Stomach flu is here- What you Need to Know

Stomach flu is here- Vomiting is usually OK

The community is, right now, experiencing a massive epidemic of stomach flu.

Kids with stomach flu typically vomit, have diarrhea, and fever.

Stomach flu is a miserable experience but it rarely presents any danger.

The way it works is that a virus is caught, like any virus, but in the case of stomach flu the virus goes to the gut.

The first stop is the stomach where it causes lots of swelling and inflammation.  Once this hits you will see vomiting.  As the virus goes along the gut the intestine gets red, swollen, and inflamed and this causes diarrhea.

Stomach flu is overwhelmingly harmless in a healthy populatoin, in the sense that nearly everyone who gets it recovers without the need for medical interventions.   The main risk faced is dehydration, which is discussed below.  But even in the unlikely event that should occur, the treatment for the mild dehydration seen in stomach flu is very effective.

On the vomiting
The vomiting from stomach flu lasts about 2-6 days and often frightens parents.
Sometimes the vomiting can be quite intense.  So bad that nothing is kept down and what appear to be great quantities of fluid keep getting vomited all day and all night.

The most helpful thing to do for intense vomiting is to retreat to giving small amounts of fluid, about one teaspoon, every five minutes.  One teaspoon every five minutes over 8 hours is 16 ounces of fluid a day, plenty to prevent dehydration.   Why one teaspoon?  Because that's a small enough amount it might be absorbed in the mouth and esophagus, before it hits the stomach, so you can drink it, absorb it, and not vomit it.

We would recommend resorting to the one teaspoon every five minutes approach only if the vomiting is so severe it is clear that your child is not able to stay hydrated.  Once the vomiting eases off and your child can hold meals down, no restrictions on eating or drinking what they can.

On the diarrhea
The diarrhea usually lasts longer than the vomiting.  Where vomiting might go on for a few days, diarrhea can to on for a few weeks.  As long as there is on blood or mucus in the stool, it is likely viral diarrhea, not a dangerous or worrisome event.  It tends to cause less dehydration than vomiting because you can drink enough water to match the water lost in diarrhea.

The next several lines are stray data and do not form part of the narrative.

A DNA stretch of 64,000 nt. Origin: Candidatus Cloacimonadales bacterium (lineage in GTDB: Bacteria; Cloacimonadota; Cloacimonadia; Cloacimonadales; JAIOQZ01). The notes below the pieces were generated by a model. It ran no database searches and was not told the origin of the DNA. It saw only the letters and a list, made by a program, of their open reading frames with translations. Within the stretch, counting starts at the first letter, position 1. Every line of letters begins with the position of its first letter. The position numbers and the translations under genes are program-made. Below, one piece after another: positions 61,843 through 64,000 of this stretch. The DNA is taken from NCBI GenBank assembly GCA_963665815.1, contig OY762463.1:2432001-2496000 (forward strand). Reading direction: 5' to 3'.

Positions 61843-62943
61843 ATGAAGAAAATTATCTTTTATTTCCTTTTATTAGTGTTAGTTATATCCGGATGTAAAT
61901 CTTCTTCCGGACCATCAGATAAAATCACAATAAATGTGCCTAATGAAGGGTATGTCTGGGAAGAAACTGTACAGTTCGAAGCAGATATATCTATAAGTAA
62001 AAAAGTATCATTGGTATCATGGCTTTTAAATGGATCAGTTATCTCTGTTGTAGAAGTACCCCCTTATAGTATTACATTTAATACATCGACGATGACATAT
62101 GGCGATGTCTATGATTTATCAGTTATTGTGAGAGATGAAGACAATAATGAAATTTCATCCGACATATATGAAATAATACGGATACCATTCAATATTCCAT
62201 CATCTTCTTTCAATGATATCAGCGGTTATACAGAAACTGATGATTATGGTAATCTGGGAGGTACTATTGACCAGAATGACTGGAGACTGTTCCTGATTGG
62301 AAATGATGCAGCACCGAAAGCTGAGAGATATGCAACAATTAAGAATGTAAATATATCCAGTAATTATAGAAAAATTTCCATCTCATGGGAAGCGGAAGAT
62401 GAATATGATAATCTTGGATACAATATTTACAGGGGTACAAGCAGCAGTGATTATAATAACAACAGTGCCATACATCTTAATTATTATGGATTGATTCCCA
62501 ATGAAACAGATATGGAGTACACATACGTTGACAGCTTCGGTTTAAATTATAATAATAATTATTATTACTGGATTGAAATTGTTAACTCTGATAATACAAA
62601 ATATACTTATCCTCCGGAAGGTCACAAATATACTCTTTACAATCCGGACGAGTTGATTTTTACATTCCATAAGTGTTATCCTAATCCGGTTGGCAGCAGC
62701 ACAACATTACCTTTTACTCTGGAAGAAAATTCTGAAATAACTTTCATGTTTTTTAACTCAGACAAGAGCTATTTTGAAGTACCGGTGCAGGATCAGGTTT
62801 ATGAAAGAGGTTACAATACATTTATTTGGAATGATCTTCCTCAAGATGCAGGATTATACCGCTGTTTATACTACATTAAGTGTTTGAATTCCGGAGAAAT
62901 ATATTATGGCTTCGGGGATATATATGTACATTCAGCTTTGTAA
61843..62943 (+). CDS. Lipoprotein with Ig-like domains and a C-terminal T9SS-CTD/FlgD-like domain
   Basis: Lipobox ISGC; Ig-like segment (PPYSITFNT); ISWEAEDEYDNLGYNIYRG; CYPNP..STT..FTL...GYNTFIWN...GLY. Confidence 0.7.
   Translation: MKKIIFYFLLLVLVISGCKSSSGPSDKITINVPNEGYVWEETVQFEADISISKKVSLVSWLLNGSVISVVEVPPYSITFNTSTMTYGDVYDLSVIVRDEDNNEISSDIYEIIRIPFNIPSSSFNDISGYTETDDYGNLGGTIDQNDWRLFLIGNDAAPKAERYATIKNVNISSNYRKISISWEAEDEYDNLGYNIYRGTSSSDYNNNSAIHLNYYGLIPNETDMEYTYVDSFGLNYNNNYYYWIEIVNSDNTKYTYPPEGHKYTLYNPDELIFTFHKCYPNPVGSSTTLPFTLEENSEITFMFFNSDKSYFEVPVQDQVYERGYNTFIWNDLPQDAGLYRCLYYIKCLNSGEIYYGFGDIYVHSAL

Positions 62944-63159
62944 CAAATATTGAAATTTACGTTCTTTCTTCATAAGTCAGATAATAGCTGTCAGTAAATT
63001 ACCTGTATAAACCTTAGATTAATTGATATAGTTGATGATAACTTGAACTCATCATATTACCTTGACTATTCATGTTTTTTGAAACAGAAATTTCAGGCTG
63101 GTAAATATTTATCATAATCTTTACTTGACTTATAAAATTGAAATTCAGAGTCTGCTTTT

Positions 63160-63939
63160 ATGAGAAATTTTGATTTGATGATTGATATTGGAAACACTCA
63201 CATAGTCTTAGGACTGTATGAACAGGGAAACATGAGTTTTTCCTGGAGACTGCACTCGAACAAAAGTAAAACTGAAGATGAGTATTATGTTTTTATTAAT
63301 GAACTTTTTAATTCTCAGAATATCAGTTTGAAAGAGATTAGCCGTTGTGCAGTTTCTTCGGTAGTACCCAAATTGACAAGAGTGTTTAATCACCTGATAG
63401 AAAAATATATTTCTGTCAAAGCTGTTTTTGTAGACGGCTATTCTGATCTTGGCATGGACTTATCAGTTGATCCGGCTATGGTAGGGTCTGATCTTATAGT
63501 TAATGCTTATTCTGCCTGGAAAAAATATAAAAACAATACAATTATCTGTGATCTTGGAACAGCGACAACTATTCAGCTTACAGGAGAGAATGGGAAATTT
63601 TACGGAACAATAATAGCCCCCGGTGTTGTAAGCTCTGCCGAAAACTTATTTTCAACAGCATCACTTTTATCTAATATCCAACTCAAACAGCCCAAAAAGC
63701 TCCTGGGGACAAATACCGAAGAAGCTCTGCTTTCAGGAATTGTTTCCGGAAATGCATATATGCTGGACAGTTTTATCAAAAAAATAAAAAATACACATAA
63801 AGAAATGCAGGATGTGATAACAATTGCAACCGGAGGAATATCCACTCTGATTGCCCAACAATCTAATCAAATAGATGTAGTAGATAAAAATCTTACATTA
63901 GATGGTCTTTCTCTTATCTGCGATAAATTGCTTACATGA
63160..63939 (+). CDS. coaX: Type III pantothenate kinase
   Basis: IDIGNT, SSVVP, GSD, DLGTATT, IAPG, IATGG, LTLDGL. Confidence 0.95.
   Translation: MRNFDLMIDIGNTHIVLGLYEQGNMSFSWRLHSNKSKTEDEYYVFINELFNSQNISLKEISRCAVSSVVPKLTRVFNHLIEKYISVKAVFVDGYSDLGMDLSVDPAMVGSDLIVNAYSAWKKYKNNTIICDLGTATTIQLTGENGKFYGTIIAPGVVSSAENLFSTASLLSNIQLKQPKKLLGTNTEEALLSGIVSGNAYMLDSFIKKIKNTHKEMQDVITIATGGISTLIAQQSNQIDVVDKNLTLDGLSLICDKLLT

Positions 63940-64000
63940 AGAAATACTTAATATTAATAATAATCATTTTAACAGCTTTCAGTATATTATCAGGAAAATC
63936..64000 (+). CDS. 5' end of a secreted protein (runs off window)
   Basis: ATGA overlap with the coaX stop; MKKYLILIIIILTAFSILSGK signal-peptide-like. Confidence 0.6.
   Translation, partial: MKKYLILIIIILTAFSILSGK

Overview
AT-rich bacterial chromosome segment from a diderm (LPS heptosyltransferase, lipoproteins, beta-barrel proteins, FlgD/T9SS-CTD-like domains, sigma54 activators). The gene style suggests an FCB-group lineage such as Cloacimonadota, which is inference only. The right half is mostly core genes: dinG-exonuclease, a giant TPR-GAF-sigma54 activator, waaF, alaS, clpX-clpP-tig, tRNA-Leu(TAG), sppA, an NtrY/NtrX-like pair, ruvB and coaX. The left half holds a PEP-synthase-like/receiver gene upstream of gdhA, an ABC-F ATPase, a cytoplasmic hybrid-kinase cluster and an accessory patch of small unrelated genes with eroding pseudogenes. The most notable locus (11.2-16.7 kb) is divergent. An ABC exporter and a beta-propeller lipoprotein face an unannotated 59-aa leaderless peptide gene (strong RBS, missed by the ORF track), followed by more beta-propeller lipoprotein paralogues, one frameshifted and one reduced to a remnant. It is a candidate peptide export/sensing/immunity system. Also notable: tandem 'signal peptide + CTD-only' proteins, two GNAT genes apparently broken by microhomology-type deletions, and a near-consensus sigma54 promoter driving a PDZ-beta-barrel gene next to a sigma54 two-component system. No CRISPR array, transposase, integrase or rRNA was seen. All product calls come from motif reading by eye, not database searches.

How do you know when you are dehydrated?
Nearly everyone with stomach flu gets dry, but that's different than dehydrated.  You are dehydrated when you have lost so much more water than you take in that functions begin to suffer.    Signs of dehydration include markedly reduced or cessation of urination, dry and cracked lips, sunken eyes, and marked lethargy.
Dehydration leads to not peeing, looking very sagged and tired, and a sallow-sunken-dry-cracked face.

There is no drug that cures stomach flu.

Water is the best treatment as it resolves the only danger stomach flu can pose- dehydration.

The most frequently used drug used for nausea and vomiting is Zofran, or odansetron.  This is a powerful drug, and does present risks, so we recommend it not be used for any but the most severe stomach flus.  To use it with every stomach flu vastly increases the chance some serious harm could occur from uncommon side effects.

There are no drugs that can stop the diarrhea, like a runny nose with a cold, it simply has to run its course.

1.  Stomach flus, like colds, are a universal human experience.
2.  They can happen anytime of the year, but the community experiences waves of them.  We are in one now.
3.  The stomach flu is not the flu of the flu vaccine, so that vaccine does not prevent it.  There is a vaccine for one cause of stomach flu, the rotavirus, but as that vaccine has been used, the noravirus has simply taken its place, so there is still plenty of stomach flu around.
4.  Stomach flu is a viral infection, typically starting with 1-3 days of heavy vomiting followed or also including a week or so of diarrhea, with fever often.
5.  Drugs for nausea and vomiting should not be used for every stomach flu as this would greatly increase the harm from such drugs.
6.  The best treatment is water as it treats the only real danger from uncomplicated stomach flus- dehydration.  Water can be give orally, but if that fails, there is always the IV route which can always quickly and safely restore water.
7.  We at Advanced Pediatrics are happy to help if your child comes down with a stomach flu, particularly if you need help knowing if dehydration is appearing.

To your health,
Dr. Arthur Lavin

*Disclaimer* The comments contained in this electronic source of information do not constitute and are not designed to imply that they constitute any form of individual medical advice. The information provided is purely for informational purposes only and not relevant to any person's particular medical condition or situation. If you have any medical concerns about yourself or your family please contact your physician immediately. In order to provide our patients the best uninfluenced information that science has to offer,we do not accept samples of drugs, advertising tchotchkes, money, food, or any item from outside vendors.

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